Best New Books: March 19, 2021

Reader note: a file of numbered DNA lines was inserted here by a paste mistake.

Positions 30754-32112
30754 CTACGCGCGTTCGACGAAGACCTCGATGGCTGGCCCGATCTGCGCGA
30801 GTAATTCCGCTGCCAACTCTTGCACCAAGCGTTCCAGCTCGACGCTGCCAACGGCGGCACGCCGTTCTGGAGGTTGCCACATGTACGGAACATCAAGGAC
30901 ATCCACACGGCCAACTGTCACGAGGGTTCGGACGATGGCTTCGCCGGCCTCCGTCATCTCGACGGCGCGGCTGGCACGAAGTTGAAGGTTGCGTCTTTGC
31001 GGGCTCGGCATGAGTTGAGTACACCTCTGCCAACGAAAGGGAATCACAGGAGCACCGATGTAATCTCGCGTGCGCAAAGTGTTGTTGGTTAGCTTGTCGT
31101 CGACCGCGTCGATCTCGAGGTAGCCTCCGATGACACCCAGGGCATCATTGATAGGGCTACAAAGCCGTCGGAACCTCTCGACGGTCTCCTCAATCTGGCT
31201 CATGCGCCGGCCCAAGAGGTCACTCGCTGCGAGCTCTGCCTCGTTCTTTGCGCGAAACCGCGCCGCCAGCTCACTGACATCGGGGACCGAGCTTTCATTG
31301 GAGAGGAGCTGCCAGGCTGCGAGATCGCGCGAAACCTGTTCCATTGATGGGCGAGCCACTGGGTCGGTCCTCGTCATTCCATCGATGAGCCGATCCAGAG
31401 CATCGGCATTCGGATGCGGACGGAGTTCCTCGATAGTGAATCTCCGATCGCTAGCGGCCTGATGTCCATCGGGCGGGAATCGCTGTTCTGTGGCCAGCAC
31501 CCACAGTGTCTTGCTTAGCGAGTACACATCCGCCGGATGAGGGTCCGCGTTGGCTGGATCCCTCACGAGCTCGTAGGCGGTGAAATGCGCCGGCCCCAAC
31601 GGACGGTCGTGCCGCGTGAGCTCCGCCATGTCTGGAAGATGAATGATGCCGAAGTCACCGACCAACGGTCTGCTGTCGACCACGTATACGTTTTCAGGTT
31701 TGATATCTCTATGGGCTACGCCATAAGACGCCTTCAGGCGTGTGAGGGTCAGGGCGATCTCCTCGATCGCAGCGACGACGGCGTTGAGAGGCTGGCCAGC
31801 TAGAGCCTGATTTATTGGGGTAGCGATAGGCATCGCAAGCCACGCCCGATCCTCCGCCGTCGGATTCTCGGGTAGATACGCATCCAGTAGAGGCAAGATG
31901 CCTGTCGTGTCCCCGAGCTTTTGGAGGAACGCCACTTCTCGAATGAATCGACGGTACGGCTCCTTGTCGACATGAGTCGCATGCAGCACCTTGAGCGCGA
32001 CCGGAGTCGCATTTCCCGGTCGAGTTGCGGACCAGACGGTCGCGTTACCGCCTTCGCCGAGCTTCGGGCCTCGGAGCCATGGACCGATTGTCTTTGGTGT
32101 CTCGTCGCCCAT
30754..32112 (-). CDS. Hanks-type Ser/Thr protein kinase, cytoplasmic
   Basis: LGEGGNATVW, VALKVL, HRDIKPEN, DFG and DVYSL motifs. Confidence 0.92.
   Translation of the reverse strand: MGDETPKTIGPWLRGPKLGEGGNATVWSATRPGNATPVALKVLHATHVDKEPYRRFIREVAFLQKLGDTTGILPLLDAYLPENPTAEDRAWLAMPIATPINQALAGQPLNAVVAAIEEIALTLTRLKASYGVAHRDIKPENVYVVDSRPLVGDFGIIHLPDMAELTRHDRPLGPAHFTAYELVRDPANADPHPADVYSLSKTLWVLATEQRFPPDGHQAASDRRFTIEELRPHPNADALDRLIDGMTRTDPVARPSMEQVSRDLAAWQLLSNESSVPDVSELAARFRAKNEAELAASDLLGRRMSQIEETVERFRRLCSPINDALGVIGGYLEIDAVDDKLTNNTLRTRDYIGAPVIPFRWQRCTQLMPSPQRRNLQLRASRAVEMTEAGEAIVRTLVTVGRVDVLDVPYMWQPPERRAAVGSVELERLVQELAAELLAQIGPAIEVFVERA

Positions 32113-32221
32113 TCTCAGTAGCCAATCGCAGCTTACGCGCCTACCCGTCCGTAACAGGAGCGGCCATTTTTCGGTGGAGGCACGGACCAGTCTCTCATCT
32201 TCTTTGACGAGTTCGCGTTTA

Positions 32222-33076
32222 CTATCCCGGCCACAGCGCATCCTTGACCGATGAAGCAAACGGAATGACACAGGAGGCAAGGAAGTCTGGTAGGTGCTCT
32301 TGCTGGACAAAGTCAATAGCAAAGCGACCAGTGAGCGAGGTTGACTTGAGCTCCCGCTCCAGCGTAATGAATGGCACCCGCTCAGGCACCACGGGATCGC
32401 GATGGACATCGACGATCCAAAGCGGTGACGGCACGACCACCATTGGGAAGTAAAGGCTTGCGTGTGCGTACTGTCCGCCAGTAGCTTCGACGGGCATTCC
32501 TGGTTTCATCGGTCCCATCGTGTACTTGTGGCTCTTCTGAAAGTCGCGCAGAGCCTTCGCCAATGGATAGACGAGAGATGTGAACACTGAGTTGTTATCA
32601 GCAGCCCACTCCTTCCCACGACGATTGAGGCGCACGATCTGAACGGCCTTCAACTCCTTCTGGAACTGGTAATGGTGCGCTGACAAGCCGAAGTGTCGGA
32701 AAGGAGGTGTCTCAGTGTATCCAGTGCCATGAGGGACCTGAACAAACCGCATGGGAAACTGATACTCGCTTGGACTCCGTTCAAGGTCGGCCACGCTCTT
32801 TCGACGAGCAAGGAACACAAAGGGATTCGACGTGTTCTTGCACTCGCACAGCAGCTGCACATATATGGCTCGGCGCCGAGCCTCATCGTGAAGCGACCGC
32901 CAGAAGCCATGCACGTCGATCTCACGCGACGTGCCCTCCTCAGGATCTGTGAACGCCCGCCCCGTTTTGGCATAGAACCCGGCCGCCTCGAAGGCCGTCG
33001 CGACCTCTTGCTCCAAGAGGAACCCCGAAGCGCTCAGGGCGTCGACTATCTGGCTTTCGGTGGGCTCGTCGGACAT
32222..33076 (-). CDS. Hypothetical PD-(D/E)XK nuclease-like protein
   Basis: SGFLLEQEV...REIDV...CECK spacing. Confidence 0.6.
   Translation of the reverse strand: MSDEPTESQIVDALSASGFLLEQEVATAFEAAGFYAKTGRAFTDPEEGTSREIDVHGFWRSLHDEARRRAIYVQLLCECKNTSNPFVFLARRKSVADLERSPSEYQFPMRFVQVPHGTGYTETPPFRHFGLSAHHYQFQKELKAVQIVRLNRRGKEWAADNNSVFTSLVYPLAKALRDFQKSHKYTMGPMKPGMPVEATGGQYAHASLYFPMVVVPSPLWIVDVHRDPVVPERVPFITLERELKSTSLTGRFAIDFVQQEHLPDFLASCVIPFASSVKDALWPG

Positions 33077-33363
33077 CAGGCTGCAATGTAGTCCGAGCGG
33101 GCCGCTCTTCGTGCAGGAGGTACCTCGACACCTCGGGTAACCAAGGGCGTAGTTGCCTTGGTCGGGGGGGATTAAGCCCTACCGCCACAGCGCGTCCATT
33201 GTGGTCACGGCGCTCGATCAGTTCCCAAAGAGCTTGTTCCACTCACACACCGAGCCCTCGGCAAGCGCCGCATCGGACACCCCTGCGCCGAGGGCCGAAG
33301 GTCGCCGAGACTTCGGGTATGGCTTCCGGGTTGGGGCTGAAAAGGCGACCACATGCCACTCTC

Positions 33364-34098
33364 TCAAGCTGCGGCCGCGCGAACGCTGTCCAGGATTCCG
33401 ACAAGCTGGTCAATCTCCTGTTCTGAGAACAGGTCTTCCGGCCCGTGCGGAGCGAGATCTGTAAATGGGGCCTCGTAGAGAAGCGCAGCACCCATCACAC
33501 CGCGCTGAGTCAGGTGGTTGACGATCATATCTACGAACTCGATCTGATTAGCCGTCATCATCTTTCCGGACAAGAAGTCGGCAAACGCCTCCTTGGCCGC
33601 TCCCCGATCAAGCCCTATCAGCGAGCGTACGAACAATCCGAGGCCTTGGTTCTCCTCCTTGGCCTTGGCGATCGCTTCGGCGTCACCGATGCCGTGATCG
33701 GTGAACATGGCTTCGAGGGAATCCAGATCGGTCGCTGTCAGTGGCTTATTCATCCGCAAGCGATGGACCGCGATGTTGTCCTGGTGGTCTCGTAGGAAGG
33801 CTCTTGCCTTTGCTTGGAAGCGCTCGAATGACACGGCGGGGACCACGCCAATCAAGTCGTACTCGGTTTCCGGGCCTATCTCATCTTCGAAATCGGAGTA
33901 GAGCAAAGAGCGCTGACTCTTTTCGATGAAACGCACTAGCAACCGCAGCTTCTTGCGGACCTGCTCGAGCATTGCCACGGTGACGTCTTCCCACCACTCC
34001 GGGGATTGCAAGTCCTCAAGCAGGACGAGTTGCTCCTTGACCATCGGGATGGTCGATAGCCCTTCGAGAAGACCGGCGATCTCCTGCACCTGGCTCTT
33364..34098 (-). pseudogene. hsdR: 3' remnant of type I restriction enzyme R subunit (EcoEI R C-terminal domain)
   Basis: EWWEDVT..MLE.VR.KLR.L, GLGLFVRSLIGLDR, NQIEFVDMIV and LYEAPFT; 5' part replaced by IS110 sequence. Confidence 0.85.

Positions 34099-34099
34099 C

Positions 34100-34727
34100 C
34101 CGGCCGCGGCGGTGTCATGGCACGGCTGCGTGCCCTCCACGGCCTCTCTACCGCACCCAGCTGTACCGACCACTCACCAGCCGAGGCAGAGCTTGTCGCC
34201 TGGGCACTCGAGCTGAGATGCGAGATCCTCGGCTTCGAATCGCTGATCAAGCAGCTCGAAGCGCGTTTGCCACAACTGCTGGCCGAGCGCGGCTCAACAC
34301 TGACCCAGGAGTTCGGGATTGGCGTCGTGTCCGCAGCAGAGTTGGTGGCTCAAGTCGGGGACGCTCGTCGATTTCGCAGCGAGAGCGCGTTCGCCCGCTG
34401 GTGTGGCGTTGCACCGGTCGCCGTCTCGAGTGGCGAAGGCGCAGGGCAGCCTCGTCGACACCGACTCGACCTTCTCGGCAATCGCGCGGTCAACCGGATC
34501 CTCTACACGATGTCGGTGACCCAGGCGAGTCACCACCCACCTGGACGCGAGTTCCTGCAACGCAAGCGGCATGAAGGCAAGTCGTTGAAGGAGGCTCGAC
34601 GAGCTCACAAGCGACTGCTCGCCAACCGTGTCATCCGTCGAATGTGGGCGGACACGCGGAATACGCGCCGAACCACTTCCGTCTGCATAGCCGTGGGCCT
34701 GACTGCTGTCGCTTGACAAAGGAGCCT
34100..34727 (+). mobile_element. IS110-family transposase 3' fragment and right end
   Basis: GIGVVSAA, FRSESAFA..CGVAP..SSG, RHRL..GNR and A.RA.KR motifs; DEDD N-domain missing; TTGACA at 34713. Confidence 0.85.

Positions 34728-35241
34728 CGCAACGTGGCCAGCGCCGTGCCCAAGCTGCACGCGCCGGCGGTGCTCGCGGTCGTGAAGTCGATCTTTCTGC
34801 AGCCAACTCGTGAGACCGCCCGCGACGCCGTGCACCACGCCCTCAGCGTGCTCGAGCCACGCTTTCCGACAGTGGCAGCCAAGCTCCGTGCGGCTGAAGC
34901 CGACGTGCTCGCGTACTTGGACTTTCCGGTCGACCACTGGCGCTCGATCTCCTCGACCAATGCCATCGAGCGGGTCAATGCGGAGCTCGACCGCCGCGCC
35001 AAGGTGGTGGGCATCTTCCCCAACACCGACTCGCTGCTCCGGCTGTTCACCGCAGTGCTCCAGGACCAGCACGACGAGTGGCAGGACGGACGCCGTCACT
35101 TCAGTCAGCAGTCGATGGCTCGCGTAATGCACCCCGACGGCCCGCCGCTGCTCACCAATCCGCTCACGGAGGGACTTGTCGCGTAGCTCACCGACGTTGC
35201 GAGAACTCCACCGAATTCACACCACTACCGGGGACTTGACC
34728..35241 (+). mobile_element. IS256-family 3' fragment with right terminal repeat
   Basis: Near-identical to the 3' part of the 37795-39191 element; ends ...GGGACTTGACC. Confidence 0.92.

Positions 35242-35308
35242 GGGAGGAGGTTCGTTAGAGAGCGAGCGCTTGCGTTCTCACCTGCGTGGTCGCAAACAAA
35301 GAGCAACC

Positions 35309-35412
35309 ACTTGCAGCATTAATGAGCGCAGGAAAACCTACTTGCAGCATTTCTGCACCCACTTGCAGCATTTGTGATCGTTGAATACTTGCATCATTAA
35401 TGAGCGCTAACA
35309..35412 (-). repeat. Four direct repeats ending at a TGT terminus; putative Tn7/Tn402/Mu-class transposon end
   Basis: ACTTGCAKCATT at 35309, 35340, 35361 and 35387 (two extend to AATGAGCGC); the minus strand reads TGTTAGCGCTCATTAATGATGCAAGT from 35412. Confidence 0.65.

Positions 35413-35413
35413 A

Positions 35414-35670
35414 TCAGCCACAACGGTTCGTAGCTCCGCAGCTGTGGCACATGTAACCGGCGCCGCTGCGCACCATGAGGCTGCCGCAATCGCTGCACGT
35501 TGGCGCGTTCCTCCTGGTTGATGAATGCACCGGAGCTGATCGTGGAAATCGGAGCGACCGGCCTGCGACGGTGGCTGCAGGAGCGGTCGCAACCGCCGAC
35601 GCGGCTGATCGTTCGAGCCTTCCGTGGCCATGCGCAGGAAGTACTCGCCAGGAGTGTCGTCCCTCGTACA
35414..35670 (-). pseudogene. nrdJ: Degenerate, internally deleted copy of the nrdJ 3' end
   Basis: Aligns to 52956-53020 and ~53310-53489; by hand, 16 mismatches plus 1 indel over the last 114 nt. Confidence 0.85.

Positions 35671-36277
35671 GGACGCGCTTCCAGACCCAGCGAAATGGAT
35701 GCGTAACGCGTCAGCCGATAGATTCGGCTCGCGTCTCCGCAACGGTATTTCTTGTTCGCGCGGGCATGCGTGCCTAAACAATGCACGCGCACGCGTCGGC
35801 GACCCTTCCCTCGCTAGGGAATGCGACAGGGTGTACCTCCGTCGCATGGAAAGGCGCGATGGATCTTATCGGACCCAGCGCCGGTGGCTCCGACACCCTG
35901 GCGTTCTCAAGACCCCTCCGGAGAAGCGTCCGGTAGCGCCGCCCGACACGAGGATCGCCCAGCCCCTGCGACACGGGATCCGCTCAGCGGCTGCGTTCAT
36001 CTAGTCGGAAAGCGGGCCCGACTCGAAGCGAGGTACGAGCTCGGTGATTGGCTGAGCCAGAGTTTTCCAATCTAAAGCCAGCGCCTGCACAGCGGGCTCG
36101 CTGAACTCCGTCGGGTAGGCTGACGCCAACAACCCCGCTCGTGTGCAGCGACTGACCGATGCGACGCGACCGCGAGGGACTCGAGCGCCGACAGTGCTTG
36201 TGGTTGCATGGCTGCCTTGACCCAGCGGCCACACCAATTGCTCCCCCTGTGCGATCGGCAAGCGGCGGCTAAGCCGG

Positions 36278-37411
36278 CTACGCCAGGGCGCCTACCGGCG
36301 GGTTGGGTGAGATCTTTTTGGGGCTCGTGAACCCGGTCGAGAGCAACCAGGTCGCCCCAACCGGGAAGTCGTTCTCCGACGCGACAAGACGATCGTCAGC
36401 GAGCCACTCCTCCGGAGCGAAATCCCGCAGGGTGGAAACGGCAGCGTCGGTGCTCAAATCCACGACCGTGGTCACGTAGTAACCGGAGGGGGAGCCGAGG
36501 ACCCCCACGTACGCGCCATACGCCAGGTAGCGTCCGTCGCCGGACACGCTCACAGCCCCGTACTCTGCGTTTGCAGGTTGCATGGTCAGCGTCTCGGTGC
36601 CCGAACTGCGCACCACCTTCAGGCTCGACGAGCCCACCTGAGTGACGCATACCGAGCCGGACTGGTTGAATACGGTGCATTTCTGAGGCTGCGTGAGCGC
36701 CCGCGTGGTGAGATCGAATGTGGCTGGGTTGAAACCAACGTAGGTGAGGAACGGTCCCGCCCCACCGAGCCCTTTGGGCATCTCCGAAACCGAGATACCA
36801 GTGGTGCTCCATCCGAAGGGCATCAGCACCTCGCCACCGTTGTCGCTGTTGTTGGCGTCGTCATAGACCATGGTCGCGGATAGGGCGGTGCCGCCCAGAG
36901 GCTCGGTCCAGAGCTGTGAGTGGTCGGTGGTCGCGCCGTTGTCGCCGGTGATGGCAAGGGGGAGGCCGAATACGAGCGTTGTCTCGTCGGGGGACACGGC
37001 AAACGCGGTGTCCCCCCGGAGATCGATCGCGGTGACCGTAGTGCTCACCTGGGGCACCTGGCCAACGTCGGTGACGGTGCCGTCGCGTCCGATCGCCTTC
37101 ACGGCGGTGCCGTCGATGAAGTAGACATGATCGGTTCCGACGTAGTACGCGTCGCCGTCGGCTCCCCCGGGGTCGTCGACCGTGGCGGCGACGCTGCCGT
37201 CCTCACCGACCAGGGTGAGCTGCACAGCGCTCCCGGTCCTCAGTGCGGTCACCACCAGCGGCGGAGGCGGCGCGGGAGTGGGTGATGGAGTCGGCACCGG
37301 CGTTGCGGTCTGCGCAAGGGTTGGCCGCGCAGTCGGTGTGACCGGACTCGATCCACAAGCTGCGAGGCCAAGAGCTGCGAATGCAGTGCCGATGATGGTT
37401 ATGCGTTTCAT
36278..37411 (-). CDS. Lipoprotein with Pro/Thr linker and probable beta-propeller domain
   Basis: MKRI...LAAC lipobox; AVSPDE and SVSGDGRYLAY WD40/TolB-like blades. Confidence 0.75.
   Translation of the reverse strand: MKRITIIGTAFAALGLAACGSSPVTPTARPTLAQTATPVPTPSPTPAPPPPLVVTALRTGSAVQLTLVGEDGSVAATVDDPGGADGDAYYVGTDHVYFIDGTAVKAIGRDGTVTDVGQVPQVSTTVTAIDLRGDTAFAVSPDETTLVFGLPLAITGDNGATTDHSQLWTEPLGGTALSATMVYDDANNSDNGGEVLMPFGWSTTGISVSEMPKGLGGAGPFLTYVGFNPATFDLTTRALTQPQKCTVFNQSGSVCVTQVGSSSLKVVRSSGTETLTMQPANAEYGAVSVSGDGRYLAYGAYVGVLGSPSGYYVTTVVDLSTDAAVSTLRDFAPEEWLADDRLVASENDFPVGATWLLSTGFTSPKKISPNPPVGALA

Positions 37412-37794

• American Betiya by Anuradha D. Rajurkar (e-book and e-audiobook available on the Axis 360 app with your library card; Young Adult Fiction): What are you willing to look past in order to be happy? Rani Kelkar just wants to take beautiful photographs, become a pediatrician and not disappoint her conservative Indian parents. That means focusing on school and applying to Chicago-area colleges–and absolutely no boys. But when she meets Oliver, a talented artist with tattoos, piercings and a rebel attitude, Rani quickly falls for him. However, it soon becomes clear that Oliver doesn’t understand or respect Rani’s Indian culture. What’s more, she’s lying to her parents, and her relationship with her best friend is straining under the weight of Rani and Oliver’s secret. It soon become clear that Rani must choose between her first love and herself. American Betiya fearlessly portrays Rani’s struggle between honoring her Indian heritage and attempting to fit in with her peers. Debut author Anuradha D. Rajurkar evokes a sense of deep discomfort through Oliver’s behavior; every time he calls Rani “Princess Jasmine,” the words lie uneasily on the page. When Rani travels to India, Rajurkar depicts the beauty of the country and its people with self-assurance while still holding space for Rani’s changing beliefs about her culture, never taking her personal growth for granted. The book’s laser-focused prose will resonate with any teen reader who has been harassed for their brown skin, struggled with first love or borne the pressure of family expectations. Rajurkar’s depiction of a young woman who attempts to shrink herself in order to satisfy the desires of others before recognizing her own inner strength is impossible to read without tightness in your chest and your heart in your throat.